Human Fate and World Powers. Offset lithograph with screenprint, 1970.

Eduardo Paolozzi (1924-2005) was a prominent British sculptor, printmaker and filmmaker. He studied at Edinburgh College of Art, St Martin’s School of Fine Art and the Slade School of Art. He then moved to Paris in the 1940’s where he was heavily influenced by Surrealist and Dada ideas and engaged within artistic circles alongside Alberto Giacometti and Jean Dubuffet. In 1952 Paolozzi founded the Independent Group and delivered a famous lecture Bunk at the ICA, which is often seen as one of the founding moments of Pop Art in Britain. Prevalent themes in Paolozzi’s work include the fusion of the man with machinery in reaction to post-war society and modernism.

During the 1960s Paolozzi had gained the reputation as a leading British Pop Artist. He began to collect machine parts from engineering shops and magazine catalogues with which he constructed sculptures and used the parts as inspiration for his prints and paintings. Throughout the 1960s and 1970’s Paolozzi produced many striking screen-prints often featuring the curved, geometric and linear mechanic forms of his sculptures and paintings but articulated with bright anti naturalistic colours, which increasingly became more abstracted. This can be seen in his 1974-6 print series ‘Calcium Light Night’ each individually titled and dedicated to the life and work of Charles Ives. The screen-prints are filled with the same visual imagery of shapes and patterns alluding to the inside workings of machinery but also inspired by the abstracted appearance of organ music and articulated with an array of different hues and tones. Fragmentation, the human form and themes of mass production and technology often featured in his works across different media. Furthermore, screen-printing and its associations with mass produced commercial culture and advertising linked to the subject matter he was portraying.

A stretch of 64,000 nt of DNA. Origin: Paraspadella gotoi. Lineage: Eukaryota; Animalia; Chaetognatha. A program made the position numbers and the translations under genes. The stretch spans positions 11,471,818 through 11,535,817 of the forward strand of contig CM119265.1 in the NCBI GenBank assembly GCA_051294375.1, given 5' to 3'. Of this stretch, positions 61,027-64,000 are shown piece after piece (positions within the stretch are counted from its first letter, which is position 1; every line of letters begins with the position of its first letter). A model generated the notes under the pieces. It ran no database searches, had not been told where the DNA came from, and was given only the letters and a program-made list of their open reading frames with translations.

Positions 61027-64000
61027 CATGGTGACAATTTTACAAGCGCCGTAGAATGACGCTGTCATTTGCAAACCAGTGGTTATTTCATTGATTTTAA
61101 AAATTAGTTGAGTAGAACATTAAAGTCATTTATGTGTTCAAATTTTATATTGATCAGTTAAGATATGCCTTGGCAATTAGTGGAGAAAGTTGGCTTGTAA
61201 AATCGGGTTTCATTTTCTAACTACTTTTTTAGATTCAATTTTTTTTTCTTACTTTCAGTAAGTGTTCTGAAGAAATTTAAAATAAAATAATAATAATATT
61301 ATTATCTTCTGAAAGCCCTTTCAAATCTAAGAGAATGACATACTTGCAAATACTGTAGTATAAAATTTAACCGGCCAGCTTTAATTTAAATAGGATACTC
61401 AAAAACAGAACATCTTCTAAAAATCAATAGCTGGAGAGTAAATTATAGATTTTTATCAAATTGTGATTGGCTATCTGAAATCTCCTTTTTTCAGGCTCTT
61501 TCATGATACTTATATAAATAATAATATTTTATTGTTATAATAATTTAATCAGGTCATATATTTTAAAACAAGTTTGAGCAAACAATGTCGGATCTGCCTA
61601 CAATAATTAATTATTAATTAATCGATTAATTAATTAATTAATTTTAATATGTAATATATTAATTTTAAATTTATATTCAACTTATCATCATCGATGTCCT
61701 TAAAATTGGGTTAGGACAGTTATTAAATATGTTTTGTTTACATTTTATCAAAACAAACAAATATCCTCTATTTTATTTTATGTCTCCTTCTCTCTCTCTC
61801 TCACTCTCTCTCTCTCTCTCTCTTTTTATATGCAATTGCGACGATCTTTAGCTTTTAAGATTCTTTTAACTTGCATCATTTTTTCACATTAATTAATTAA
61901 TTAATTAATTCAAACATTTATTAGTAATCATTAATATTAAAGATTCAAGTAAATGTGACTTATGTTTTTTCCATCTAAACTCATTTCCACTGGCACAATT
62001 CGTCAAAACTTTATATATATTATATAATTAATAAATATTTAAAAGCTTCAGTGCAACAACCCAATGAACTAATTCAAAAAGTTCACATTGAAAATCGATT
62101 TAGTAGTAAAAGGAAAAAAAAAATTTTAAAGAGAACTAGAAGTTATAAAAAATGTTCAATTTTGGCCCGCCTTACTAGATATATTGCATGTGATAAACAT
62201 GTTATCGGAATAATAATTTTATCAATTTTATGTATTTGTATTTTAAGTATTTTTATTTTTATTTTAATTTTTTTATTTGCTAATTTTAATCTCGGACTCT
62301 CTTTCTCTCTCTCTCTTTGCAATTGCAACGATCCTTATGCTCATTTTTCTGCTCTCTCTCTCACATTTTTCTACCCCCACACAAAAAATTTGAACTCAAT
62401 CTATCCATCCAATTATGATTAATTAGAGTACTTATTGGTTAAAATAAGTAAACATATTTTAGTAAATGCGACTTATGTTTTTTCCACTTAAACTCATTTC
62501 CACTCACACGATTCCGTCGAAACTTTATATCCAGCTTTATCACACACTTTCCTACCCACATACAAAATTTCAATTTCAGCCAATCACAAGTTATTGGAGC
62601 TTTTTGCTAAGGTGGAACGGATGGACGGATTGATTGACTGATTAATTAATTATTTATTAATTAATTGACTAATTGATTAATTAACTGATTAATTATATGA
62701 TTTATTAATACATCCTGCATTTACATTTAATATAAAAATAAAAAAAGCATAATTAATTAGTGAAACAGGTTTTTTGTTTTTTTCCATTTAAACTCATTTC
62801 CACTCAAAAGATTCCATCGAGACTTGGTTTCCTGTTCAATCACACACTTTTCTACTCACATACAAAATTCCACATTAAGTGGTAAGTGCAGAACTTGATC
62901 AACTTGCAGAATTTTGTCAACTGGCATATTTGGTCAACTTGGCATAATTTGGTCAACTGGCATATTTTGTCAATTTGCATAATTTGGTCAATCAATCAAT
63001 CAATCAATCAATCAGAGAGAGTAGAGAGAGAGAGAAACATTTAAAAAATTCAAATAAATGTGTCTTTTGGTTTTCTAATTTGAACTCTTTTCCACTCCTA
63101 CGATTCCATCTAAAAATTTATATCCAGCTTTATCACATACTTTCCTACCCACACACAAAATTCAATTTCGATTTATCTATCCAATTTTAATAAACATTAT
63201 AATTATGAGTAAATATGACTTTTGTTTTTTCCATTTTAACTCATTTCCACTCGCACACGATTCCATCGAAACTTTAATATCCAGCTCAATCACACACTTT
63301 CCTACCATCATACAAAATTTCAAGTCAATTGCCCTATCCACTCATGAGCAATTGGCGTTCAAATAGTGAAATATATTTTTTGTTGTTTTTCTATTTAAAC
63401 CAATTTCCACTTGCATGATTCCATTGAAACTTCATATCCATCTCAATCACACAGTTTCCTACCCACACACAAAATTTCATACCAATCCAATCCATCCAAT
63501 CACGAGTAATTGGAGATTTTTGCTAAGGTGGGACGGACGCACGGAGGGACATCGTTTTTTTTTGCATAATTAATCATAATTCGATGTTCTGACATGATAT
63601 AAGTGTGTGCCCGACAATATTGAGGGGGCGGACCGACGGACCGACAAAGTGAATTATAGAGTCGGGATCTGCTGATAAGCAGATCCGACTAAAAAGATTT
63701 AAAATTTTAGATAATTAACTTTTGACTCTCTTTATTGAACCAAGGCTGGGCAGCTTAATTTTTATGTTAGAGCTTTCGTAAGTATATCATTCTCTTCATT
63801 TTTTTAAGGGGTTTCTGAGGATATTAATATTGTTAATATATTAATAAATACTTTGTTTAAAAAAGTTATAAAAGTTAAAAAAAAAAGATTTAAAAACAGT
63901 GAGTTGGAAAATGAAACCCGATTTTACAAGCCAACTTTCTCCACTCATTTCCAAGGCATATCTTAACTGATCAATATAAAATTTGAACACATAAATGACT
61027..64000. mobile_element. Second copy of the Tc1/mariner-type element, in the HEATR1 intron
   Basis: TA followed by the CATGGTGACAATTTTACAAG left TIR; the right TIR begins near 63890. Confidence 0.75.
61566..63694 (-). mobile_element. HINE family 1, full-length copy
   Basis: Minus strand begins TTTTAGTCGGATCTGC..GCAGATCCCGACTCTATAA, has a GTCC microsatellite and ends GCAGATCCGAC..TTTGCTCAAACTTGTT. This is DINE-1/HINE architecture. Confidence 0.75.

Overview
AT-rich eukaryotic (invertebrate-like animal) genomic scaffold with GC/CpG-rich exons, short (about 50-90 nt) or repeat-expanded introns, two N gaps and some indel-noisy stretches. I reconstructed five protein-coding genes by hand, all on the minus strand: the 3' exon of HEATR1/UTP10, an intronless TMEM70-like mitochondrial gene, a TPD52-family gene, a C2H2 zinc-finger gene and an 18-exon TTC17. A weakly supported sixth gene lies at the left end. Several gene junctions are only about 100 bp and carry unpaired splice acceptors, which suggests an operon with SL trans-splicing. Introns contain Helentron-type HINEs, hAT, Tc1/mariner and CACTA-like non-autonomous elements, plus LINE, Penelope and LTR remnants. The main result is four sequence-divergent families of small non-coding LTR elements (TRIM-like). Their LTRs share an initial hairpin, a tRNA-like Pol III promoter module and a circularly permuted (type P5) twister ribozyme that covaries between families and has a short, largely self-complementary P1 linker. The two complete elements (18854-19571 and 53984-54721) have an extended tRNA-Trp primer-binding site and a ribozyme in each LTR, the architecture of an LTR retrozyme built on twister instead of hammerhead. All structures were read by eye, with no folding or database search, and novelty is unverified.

Paolozzi’s works are held in many prominent museums and galleries in Britain and abroad including the Tate Gallery, the National Portrait Gallery, the National Gallery of Modern Art in Edinburgh and the Peggy Guggenheim Collection in Venice.

Pacific Standard Time. Offset lithograph with screenprint, 1970.